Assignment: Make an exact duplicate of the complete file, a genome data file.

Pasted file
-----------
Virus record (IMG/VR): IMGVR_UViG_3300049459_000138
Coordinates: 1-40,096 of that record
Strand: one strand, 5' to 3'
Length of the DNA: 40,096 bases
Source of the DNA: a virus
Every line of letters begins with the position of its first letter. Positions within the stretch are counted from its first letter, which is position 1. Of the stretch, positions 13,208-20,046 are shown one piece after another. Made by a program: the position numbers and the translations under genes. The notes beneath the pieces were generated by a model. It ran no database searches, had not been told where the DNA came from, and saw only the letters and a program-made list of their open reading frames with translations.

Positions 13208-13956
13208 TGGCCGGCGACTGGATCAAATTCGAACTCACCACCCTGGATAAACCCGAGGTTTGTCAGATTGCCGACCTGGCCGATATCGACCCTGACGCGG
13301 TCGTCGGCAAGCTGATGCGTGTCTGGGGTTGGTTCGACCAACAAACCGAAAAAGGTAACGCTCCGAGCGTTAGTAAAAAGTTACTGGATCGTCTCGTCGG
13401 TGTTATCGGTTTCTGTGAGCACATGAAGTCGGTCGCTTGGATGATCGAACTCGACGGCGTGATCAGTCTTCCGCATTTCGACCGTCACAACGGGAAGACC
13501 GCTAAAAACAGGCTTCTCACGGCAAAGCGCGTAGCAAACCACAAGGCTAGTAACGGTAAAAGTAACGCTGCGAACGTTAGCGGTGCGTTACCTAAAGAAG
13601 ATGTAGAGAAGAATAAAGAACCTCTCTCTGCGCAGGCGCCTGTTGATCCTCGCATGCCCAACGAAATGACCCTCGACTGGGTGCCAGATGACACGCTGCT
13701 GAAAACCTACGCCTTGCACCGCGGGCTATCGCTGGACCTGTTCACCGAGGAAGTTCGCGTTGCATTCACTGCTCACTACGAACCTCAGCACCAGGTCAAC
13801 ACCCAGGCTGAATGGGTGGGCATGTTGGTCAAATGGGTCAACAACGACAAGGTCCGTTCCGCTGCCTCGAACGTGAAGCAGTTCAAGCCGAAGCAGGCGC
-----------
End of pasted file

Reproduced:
Virus record (IMG/VR): IMGVR_UViG_3300049459_000138
Coordinates: 1-40,096 of that record
Strand: one strand, 5' to 3'
Length of the DNA: 40,096 bases
Source of the DNA: a virus
Every line of letters begins with the position of its first letter. Positions within the stretch are counted from its first letter, which is position 1. Of the stretch, positions 13,208-20,046 are shown one piece after another. Made by a program: the position numbers and the translations under genes. The notes beneath the pieces were generated by a model. It ran no database searches, had not been told where the DNA came from, and saw only the letters and a program-made list of their open reading frames with translations.

Positions 13208-13956
13208 TGGCCGGCGACTGGATCAAATTCGAACTCACCACCCTGGATAAACCCGAGGTTTGTCAGATTGCCGACCTGGCCGATATCGACCCTGACGCGG
13301 TCGTCGGCAAGCTGATGCGTGTCTGGGGTTGGTTCGACCAACAAACCGAAAAAGGTAACGCTCCGAGCGTTAGTAAAAAGTTACTGGATCGTCTCGTCGG
13401 TGTTATCGGTTTCTGTGAGCACATGAAGTCGGTCGCTTGGATGATCGAACTCGACGGCGTGATCAGTCTTCCGCATTTCGACCGTCACAACGGGAAGACC
13501 GCTAAAAACAGGCTTCTCACGGCAAAGCGCGTAGCAAACCACAAGGCTAGTAACGGTAAAAGTAACGCTGCGAACGTTAGCGGTGCGTTACCTAAAGAAG
13601 ATGTAGAGAAGAATAAAGAACCTCTCTCTGCGCAGGCGCCTGTTGATCCTCGCATGCCCAACGAAATGACCCTCGACTGGGTGCCAGATGACACGCTGCT
13701 GAAAACCTACGCCTTGCACCGCGGGCTATCGCTGGACCTGTTCACCGAGGAAGTTCGCGTTGCATTCACTGCTCACTACGAACCTCAGCACCAGGTCAAC
13801 ACCCAGGCTGAATGGGTGGGCATGTTGGTCAAATGGGTCAACAACGACAAGGTCCGTTCCGCTGCCTCGAACGTGAAGCAGTTCAAGCCGAAGCAGGCGC